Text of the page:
Ep. 145 Water Is Life / Shut Down Red Hill, installment 1

In response to the poisoning of an Oʻahu aquifer, we opened this themed call for materials on Water Is Life / Shut Down Red Hill. This is our first episode in response to this call, which remains open for more submissions. We hope you will join Teatuahere, Noah Humphrey/Knowa Know, and Hari Alluri in lending your voice to raise awareness about this vital issue.


“The existence of the Red Hill fuel tanks is an infliction of gross negligence on ‘āina, wai, and our lives. Clean water is genuine security and a human right. Our water and our people are getting poisoned, and the only acceptable solution is to shut down Red Hill immediately and entirely. We are the only ones who can keep us safe. Ola I ka Wai.”

Oʻahu Water Protectors

Lend your voice to protect water. Record the letter you are mailing to the Secretary of Defense demanding that the Navy comply with the emergency order to shut down Red Hill. Are you a flash writer? Record the tweets you’re posting. Send us your lit about your experience at recent sign-wavings and at the December 9th die-in at the Capitol. Send us your lit about your outrage at the Navy’s negligence. Send us your love letters to water. Send us your pledge to protect what you love. Send us your prophecies for what is to come.

The deadline for this themed call for materials is rolling. #ShutDownRedHill #WaterIsLife #OlaIKaWai

Follow the Sierra Club of Hawaiʻi for live updates on actions to support Oʻahu’s drinking water (https://sierraclubhawaii.org/redhill).

How to send in your work:

Email itslitwithphdj@gmail.com a recording of your piece + a link to a song you want played after your recording, and short bio that tells people about you, including your pronouns.

Tips for recording:

Most folks record themselves on their smart phones (small-kind background noises—like chickens, birds, young folks running around—are just fine, but maybe try to avoid big noises—like doors slamming, dump trucks getting wheelies off potholes, etc). Please begin your recording by saying “This is [your name] and this is my [poem/short story/CNF piece] titled [title].” MP3s and MP4s welcome (and likely any other audio file you got is just fine). Email us if you’re not sure how to do this and we will help out!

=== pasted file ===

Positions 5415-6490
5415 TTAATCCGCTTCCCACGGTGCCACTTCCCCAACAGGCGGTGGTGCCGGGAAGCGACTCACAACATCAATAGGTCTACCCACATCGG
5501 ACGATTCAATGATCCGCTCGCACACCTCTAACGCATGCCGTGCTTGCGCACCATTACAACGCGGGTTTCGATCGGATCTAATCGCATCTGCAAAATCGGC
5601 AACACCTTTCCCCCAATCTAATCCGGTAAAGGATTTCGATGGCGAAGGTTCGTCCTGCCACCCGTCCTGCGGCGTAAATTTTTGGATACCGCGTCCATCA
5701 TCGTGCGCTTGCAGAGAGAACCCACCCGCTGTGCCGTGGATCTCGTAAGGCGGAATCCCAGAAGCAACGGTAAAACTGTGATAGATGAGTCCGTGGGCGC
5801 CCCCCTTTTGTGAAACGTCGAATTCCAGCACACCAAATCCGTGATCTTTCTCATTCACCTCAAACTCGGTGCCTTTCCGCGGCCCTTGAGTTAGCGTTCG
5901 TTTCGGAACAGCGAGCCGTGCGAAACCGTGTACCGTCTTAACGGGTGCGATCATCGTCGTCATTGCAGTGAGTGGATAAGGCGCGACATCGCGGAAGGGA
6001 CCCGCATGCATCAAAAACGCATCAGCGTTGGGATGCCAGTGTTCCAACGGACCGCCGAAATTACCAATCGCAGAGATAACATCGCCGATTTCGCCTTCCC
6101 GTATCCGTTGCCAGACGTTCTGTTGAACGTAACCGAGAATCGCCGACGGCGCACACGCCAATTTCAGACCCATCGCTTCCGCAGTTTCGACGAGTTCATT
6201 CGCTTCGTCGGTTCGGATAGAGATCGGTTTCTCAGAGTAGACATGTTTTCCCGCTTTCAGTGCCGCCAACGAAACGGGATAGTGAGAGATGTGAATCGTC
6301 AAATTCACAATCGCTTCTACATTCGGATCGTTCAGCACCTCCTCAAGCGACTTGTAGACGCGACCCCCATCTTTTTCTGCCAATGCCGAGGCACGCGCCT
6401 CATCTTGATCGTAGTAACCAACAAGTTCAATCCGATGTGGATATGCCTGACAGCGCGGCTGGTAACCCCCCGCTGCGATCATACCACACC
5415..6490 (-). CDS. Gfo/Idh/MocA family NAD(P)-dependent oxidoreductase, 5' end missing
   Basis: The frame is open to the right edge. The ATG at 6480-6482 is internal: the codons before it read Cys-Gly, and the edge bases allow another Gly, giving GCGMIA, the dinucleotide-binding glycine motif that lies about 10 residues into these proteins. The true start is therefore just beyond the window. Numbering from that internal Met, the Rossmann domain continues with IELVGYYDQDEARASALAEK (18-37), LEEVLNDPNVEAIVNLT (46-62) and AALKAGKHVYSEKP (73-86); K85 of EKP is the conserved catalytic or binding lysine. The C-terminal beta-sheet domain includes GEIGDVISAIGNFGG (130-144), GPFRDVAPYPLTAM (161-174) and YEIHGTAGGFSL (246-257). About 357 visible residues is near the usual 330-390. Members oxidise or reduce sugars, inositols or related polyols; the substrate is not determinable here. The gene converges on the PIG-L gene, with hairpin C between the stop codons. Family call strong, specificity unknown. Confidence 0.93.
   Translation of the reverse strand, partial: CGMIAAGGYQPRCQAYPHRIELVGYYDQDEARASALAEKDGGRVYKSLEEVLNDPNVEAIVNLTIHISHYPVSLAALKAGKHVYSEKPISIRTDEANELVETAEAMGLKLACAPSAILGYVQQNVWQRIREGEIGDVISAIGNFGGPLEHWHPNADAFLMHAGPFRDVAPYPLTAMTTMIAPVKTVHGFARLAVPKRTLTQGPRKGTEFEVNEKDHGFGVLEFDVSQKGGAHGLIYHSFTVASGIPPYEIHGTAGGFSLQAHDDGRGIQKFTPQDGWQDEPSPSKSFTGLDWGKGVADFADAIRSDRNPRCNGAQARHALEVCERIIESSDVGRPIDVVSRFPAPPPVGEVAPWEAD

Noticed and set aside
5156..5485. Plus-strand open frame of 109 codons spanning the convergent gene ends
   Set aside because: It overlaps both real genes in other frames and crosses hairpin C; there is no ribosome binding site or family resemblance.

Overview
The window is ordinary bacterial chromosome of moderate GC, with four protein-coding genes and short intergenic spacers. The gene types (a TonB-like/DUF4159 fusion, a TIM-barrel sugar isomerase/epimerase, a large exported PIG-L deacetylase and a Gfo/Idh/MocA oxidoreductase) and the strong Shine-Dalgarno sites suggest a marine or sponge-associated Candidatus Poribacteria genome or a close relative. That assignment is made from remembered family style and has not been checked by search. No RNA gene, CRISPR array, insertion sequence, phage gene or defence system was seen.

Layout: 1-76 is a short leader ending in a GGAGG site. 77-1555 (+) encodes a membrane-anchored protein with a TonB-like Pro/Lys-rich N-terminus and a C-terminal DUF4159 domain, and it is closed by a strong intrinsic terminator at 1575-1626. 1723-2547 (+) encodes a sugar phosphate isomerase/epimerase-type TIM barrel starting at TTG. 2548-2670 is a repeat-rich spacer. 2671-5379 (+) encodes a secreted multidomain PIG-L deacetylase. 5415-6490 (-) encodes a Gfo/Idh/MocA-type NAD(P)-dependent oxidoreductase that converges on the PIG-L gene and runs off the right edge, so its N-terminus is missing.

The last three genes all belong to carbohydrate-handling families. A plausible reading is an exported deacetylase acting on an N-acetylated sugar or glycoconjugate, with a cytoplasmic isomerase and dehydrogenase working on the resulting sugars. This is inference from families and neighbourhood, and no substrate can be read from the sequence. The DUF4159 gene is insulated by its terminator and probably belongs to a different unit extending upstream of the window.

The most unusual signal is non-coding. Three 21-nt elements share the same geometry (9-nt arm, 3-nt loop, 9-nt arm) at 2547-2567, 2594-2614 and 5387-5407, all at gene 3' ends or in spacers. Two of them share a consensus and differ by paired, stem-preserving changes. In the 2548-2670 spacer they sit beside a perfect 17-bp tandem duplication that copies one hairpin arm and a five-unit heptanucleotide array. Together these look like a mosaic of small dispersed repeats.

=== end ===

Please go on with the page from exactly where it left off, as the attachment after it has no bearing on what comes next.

Teatuahere is a mahiʻai and poet. Much of her work is inspired by her ongoing time at Hoa ‘Āina o Mākaha. 

Noah Humphrey/Knowa Know (previous feature: Ep. 131) is a 2nd-year master’s student at Yale Divinity School and a 2020 graduate of Whittier College with a Bachelors in Religious Studies and a minor in Holistic Care. Coming from his hometown of South Central Los Angeles, he also took time to finalize his first poetry book Morgan Boy: Memoir of South Central, which is out now on Amazon and Lulu. He is now located in Honolulu, Hawaiʻi, on the island of Oʻahu, where he has added more components to his research and expression as a healer through understanding the Hawaiian martial art of Lua, land back/loving the land, Hawaiian sovereignty movements, mana, and other indigenous methods of healing and activism. His major academic interests are religious expression and holistic care research, theology, and spiritual care. You can find him on IG and Mirakee @knowaknow. His Linktree is linktr.ee/knowaknow.

Hari Alluri (ep. 17, April 2017; ep. 52, January 2018, “There Is No Missile”; ep. 144, October 2021, “Spooky”) is the author of The Flayed City (Kaya, 2017), Carving Ashes (CiCAC, 2013) and the chapbook The Promise of Rust (Mouthfeel, 2016). An award-winning poet, educator, and teaching artist, he has published work widely in anthologies, journals and online venues, including Chautauqua, Poetry International and Split This Rock. He is a founding editor at Locked Horn Press, where he has coedited multiple works, including Read Water: An Anthology, which honors and is its own gathering of water. Hari immigrated to Vancouver, Coast Salish territories at age twelve, and writes there again.


  1. LIT: Teatuahere’s “The ʻĀina Remembers Those Who Care for Her”
  2. “Hōʻā” by The Vitals 808
  3. LIT: Noah Humphrey/Knowa Know’s “Dismantle the Hill”
  4. “Hoʻomau ke Ola” by Punahele
  5. LIT: Hari Alluri’s “Seeking Union + Returning: Ang Tubig Ay Buhay”
  6. “88 & beyond” by Kimmortal


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